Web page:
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Your retirement will be as unique as you are. Travel, sports, hobbies … no one will combine these and other activities the same way you will. Your retirement plan should be just as unique.
After all, no one has the exact same retirement benefit plans, tax considerations and priorities as you. That’s why you need a personalized approach to provide steady income when your regular paycheque stops.
Working with an RBC Financial Planner is one of the easiest ways to get started with your retirement plan. In addition, you can use resources like the ones below to help guide your conversation:
MyAdvisor is a secure, one-of-a-kind online service that combines interactive planning tools and advice from a live advisor to help you be better prepared for retirement. It’s exclusive to RBC clients, easy to use and available to you at no extra cost.
Read more about MyAdvisor.
Timing your Registered Retirement Income Fund (RRIF) conversion is very important as this decision can impact the amount of taxes you pay and your government benefits.
You must convert your Registered Retirement Savings Plan (RRSP) to a RRIF or an annuity—or cash it out (not typically recommended)—by December 31 of the year you turn 71. You can also make the switch before then if you need the income.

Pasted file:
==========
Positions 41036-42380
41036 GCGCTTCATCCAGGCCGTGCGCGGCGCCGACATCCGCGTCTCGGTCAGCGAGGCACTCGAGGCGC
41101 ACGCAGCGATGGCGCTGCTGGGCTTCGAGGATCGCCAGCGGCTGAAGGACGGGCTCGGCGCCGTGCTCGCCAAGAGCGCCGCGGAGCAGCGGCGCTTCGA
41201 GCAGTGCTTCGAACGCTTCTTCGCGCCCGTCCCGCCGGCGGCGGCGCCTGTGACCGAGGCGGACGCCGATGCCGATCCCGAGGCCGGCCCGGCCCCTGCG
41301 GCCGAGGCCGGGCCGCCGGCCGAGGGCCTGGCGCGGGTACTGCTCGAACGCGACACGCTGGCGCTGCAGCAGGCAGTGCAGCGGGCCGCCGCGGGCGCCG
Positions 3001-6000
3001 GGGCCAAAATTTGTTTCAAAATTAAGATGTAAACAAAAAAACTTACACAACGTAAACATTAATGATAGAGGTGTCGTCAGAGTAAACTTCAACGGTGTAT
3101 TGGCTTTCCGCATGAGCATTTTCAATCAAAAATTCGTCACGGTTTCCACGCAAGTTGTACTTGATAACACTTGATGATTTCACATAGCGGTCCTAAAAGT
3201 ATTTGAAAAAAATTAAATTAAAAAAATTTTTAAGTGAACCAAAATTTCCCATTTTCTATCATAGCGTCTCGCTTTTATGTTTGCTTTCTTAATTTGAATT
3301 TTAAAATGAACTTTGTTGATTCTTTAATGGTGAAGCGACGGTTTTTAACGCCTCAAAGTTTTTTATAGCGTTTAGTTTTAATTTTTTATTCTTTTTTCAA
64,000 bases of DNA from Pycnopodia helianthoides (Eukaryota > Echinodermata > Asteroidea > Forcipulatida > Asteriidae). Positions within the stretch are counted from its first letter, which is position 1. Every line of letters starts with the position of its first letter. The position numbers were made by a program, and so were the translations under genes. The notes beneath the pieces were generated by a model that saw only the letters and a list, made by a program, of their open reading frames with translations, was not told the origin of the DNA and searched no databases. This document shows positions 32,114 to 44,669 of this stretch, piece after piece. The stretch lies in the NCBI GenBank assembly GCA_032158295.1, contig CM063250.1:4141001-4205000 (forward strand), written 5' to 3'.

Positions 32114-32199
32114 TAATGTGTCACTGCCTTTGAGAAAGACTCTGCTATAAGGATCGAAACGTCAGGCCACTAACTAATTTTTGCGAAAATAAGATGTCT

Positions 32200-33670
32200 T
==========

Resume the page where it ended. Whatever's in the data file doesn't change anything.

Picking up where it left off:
Since RRIF payments are considered taxable income in the year you take the money out, these amounts are added to your “other income” for tax purposes. Once you convert to a RRIF, you have to withdraw a minimum amount each year and that money will be taxed. Your withdrawals can also reduce certain government benefits such as Old Age Security (OAS).
For help knowing when to convert your RRSP, talk to an RBC Financial Planner. He or she can help you understand your options and suggest strategies to help you make the most of your income.
Taxes are an important part of income planning in retirement. That’s because you may be getting more of your income from personal savings and distributions from your investments, which can be taxed at different rates. This can have a big impact on the after-tax dollars that you have to spend in retirement.
The chart below shows the after-tax cash flow from different kinds of distributions.
With careful planning, you may be able to reduce or delay paying tax on income from your personal savings. Ask an RBC Financial Planner to create a retirement income plan that gives you the income you need in the most tax-efficient way possible.
The RBC Resource Centre for Seniors brings banking advice, tools, special offers and information into one place to help our senior clients with their banking needs.
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